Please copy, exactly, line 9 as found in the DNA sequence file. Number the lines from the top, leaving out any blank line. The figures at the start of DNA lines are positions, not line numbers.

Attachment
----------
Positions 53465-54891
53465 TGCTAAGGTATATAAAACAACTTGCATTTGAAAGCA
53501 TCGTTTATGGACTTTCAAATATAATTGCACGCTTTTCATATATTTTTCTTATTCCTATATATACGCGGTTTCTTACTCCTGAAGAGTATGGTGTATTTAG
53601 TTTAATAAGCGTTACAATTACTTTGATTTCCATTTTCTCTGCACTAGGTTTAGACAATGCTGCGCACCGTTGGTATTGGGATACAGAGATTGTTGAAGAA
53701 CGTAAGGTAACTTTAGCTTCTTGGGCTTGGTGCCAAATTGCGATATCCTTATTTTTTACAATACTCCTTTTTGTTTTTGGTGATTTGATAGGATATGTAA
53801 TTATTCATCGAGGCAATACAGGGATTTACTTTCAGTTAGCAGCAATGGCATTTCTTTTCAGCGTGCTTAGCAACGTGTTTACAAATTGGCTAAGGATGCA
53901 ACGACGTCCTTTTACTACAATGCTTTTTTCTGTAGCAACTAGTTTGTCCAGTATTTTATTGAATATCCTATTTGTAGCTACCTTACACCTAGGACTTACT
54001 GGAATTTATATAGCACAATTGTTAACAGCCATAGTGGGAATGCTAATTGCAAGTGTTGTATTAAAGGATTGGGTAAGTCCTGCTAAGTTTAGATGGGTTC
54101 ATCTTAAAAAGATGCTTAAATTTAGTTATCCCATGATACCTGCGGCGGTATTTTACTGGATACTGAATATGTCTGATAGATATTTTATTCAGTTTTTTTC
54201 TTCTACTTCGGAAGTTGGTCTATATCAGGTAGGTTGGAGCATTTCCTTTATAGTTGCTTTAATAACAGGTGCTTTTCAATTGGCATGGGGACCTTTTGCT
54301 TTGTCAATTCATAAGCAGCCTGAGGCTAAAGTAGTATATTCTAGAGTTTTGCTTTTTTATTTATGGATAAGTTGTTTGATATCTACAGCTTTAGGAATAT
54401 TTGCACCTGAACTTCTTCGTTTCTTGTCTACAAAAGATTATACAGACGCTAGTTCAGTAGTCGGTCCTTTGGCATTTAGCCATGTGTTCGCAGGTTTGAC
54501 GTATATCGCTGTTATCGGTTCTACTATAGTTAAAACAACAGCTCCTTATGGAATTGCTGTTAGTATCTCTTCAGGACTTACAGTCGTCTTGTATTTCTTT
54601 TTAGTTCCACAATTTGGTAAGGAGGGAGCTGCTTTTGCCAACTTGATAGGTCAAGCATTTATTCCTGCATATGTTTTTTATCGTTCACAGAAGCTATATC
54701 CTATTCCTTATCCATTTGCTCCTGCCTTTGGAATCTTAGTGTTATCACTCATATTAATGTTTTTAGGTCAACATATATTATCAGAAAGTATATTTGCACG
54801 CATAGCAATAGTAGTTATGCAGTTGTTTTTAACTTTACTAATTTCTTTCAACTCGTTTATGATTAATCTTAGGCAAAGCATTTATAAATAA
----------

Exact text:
54101 ATCTTAAAAAGATGCTTAAATTTAGTTATCCCATGATACCTGCGGCGGTATTTTACTGGATACTGAATATGTCTGATAGATATTTTATTCAGTTTTTTTC